Many people may not realize it, but fluid pumps play an important role in our daily lives. They have a long history and can be attributed to many modern advancements that we take for granted today. With that in mind, let’s take a look at some fun facts about pumps that most people might not know.
- Pumps Are Everywhere.
Pumps exist in the majority of industries, homes, and municipalities and account for 10% of total power consumption across the world. The sump pump that keeps your household basement dry, the fuel pump at a gas station, and the water pump that drains your washing machine are just a few common examples of everyday pumps that are often overlooked. Pump duties can range from basic water drainage and treatment to advanced dosing of hazardous mediums in manufacturing processes. Certain industries like chemical manufacturing have more pumps than they do employees – an estimated 1.25 pumps for every employee in the industry!
- Energy-efficient Pumps can Help Change the World.
Going green? With the sheer number of electrical pumps in operation today, switching to more energy-efficient models would have a drastic impact on overall energy consumption. If all of the pumps were switched to energy-efficient models, global electrical consumption would reduce by 4%.
- Basic Pump Concepts are Old… Very Old.
The origins of pumps can be traced back all the way to 2000 BC with the invention of the shaduf, a primitive and semi-manual apparatus used for raising water levels. The unit used counter-weights to assist operators in lowering containers to a lower water level, and then hoisting them up to drain into a higher water level.
In 200 BC, the ancient inventor Archmiedes designed the first screw pump, of which the basic concept is still used to this day for certain industrial and agricultural applications. The Archimedean Screw was turned by hand and transported water from a lower basin up towards the handle as it rotated:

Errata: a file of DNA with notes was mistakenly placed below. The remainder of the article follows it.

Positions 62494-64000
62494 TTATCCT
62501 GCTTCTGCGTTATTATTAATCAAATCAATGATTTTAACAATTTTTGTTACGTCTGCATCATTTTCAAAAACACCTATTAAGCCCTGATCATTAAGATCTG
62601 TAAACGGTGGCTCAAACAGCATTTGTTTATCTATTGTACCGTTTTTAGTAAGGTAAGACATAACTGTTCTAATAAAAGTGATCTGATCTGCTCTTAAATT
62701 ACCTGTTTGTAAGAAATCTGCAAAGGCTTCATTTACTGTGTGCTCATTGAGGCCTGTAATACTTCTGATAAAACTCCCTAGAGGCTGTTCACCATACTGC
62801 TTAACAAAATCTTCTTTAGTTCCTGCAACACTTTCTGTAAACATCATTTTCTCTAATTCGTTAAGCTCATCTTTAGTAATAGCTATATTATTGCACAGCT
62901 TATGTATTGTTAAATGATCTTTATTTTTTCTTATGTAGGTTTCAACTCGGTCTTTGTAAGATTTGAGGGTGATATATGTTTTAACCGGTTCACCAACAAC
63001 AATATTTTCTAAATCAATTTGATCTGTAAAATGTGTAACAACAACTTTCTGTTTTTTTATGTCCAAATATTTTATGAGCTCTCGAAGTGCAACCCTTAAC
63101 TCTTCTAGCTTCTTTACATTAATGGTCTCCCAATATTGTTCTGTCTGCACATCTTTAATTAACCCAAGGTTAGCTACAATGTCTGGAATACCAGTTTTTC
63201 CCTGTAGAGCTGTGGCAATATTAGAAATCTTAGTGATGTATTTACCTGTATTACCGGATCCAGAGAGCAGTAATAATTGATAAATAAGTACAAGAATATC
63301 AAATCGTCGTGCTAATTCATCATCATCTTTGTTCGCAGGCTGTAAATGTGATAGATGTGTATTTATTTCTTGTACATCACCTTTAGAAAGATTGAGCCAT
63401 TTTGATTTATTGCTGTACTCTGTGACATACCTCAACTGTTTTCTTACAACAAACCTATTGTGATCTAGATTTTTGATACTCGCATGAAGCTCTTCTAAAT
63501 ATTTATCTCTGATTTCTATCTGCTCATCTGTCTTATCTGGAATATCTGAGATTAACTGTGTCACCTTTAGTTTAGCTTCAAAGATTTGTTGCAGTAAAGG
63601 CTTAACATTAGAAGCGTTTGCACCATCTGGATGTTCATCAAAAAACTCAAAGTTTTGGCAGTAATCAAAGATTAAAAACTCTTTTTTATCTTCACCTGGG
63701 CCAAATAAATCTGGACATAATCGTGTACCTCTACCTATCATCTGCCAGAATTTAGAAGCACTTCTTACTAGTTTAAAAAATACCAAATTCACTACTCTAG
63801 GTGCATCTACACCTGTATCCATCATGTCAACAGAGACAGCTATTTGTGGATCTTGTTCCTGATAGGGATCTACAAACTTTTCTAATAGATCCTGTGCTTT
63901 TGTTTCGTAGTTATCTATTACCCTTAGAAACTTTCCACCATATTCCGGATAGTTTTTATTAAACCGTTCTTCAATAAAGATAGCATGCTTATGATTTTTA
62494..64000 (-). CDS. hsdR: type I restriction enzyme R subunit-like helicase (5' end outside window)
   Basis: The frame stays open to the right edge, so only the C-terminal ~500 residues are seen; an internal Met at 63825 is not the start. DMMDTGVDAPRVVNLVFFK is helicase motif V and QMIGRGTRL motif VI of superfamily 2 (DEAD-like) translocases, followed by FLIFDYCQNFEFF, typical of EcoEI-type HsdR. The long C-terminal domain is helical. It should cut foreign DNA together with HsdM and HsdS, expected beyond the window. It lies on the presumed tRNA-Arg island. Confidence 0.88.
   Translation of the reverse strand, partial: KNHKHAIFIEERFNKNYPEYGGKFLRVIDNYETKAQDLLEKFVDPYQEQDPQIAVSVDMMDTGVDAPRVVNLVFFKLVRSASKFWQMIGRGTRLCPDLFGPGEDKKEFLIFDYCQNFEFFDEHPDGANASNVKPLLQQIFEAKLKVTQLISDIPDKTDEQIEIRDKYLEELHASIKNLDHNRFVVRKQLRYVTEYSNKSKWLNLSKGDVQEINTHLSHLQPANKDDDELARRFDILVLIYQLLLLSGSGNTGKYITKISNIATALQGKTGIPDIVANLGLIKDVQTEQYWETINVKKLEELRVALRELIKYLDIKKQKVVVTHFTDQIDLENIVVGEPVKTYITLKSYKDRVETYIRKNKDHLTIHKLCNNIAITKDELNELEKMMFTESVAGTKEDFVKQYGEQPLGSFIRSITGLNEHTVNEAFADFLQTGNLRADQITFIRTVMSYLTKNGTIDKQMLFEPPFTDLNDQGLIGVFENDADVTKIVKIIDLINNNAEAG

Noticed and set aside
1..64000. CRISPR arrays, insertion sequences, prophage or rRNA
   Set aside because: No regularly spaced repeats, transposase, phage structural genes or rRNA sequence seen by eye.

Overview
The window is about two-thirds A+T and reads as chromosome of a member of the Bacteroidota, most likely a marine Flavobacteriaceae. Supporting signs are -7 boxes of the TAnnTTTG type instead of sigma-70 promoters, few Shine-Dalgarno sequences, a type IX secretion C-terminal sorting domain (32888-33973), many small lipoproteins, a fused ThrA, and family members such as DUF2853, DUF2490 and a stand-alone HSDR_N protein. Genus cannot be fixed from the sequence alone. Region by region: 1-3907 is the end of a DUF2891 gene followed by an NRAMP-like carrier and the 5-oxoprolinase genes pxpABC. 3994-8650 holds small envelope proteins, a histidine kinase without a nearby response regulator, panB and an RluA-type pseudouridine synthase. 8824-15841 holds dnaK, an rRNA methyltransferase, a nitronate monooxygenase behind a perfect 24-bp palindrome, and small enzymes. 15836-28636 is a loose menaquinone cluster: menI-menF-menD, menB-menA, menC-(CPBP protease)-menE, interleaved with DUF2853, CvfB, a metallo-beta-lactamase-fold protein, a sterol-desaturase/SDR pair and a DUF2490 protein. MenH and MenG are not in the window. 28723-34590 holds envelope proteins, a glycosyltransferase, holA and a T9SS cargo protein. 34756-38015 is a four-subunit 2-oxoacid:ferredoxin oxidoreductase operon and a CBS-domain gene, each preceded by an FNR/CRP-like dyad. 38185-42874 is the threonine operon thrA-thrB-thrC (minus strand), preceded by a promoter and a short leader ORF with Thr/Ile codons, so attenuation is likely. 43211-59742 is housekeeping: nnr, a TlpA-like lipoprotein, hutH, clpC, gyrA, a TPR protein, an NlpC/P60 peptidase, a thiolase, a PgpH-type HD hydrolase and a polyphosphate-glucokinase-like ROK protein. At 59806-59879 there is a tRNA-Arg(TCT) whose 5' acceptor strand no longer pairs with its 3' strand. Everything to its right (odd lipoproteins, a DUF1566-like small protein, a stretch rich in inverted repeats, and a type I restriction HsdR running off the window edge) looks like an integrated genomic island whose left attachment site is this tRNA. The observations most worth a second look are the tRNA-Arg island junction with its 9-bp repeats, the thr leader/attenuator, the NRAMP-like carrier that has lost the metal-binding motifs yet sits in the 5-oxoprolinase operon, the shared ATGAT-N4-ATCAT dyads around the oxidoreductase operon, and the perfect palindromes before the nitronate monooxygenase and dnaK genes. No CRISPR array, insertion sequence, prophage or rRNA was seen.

- Standard Centrifugal Pumps Don’t Suck.
Standard centrifugal pumps do not “suck” fluids. It’s a common misconception that all pumps can reach out and pull fluid into the suction, but the energy needed to get the fluid to the pump is usually created by natural forces like gravity or atmospheric pressure. The internal operations of pumps can keep fluid moving from intake to discharge points, but it is not suction in its true sense. This is why many centrifugal pumps are submerged in the liquid they are pumping, and why certain models need to be “primed” before running effectively.
There is an exception when it comes to self-priming centrifugal pumps. A self-priming centrifugal pump overcomes the problem of air binding by mixing air with liquids to create a fluid with pumping properties much like those of regular liquids. The pump then gets rid of the air and moves liquid only, just like a standard centrifugal pump. Learn more about self-priming centrifugal pump models HERE.
- Centrifugal Pumps are Not a Two-Way Street
Running centrifugal pumps backwards will not reverse the flow direction. One might think that simply reversing the moving components would create the same flow in the opposite direction, but it actually just makes the pump more inefficient while running in the same direction. Flow and head will be reduced, it will run noisier than normal, and it can cause several problems when operating this way for extended periods of time. Running ANSI pumps backward, for example, can unscrew the impeller and get it lodged in the casing.
- Pumps Can Be Small Enough to Fit Inside the Human Body
The world’s smallest pumps feature nanotechnology and can hardly be seen by the human eye. They are used in the medical field where they can be placed inside the human body to pump medication or assist with blood flow. The Impella ECP is only 3mm in diameter and can be installed in the heart to improve circulation in patients with narrowing of coronary arteries. (See what it looks like HERE)
- The Largest Pump in Operation Can Fill your Swimming Pool in 1.5 Seconds
The world’s largest pump was custom built by Pentair for the pumping station Ijmuiden in the Netherlands. Roughly 1/3 of the Netherlands is below sea level, with the lowest point being 20ft below sea level. Because of the landscape they are at high-risk for flooding in the region. This pump is part of the largest pumping station in Europe which helps control water levels feeding in from the North Sea.
To give an idea of its scale and power, the pump has a capacity of 60,000 liters/second, and requires 5,364 horsepower to operate at this level. It could fill your backyard swimming pool in 1.5 seconds, and an Olympic-sized pool in less than a minute.
Photo credit: Ijmuiden Pumping Station